When assisting clients with emergency data breach response, and preparing and implementing a data privacy and security plan, it often becomes efficient, cost effective and necessary to hire outside vendors to assist with portions of the engagement. These activities include risk assessments, gap assessments, vulnerability testing, forensic analysis and security incident investigations.

It is important that counsel hire the vendors to perform the activities to protect the conclusions, which are part of the engagement, under the cloak of attorney client privilege, work product doctrine, or in anticipation of litigation. By doing so, the reports and documents that are part of the engagement of counsel, which are relied upon by counsel may be protected from discovery in litigation.

This week, a California federal judge ruled in a class action data breach case against Experian that Mandiant’s investigation report and documents related to its investigation into the incident were not subject to discovery because it had been hired by counsel, not Experian. The judge held that since counsel hired Mandiant, and relied on its investigation and conclusions, the report and documents were part of counsel’s work product, and were prepared in anticipation of litigation and protected by privilege.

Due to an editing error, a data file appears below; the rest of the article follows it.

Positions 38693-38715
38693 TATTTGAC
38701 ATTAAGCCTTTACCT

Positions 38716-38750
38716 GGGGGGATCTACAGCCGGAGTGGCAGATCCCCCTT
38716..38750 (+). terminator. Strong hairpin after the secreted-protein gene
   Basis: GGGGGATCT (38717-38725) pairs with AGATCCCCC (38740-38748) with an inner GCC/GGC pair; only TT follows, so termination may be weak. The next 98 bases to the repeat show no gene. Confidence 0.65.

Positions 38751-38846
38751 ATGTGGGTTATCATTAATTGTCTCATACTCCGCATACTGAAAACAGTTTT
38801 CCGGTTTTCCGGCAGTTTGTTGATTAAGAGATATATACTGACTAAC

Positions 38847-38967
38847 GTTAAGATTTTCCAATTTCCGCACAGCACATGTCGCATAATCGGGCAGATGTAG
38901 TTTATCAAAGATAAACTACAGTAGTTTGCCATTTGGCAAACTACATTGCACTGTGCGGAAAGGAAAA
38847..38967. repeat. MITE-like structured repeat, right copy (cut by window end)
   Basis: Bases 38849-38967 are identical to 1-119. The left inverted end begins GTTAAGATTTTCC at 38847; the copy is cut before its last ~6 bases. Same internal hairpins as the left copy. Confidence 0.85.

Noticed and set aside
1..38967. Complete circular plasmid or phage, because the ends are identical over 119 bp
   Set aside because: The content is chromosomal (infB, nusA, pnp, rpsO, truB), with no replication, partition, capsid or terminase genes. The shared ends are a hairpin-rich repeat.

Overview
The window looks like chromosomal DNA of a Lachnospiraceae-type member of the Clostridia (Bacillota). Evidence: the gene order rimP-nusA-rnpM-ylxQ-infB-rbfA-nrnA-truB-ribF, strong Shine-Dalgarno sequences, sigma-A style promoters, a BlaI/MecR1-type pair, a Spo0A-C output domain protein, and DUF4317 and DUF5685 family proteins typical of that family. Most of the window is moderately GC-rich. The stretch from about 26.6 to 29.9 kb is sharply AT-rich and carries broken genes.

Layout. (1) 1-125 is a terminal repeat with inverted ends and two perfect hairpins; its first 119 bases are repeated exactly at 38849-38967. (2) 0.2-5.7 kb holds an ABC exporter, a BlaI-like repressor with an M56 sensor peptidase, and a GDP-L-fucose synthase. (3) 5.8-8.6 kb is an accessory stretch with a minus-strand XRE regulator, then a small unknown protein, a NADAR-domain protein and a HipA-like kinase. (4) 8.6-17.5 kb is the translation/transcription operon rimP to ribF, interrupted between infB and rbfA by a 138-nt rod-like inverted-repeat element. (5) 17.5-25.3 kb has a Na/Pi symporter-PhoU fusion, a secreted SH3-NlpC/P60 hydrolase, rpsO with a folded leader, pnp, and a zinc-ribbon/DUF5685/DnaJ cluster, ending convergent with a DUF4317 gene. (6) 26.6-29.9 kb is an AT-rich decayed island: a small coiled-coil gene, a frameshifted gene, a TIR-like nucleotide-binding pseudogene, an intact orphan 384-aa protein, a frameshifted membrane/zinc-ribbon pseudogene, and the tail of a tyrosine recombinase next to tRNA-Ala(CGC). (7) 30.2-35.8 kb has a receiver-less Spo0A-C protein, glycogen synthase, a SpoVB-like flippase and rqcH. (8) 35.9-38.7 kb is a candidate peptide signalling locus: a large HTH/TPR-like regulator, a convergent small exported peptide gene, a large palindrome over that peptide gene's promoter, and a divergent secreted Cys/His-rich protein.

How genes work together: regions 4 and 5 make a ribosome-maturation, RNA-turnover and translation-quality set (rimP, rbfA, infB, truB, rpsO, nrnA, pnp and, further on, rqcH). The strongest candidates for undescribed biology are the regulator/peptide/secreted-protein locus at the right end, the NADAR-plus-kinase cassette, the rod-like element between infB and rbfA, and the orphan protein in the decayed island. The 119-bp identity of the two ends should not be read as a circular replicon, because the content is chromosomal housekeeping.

This is very helpful and important precedent for companies to pay attention to when responding to a data breach in anticipation of litigation, as well as implementation of a data privacy and security plan. If you involve counsel, there is a better chance that the report and documentation can be protected in subsequent litigation as privileged pursuant to the work product doctrine and in anticipation of litigation.

This was a big win for Experian, and important precedent for all of us working in this field.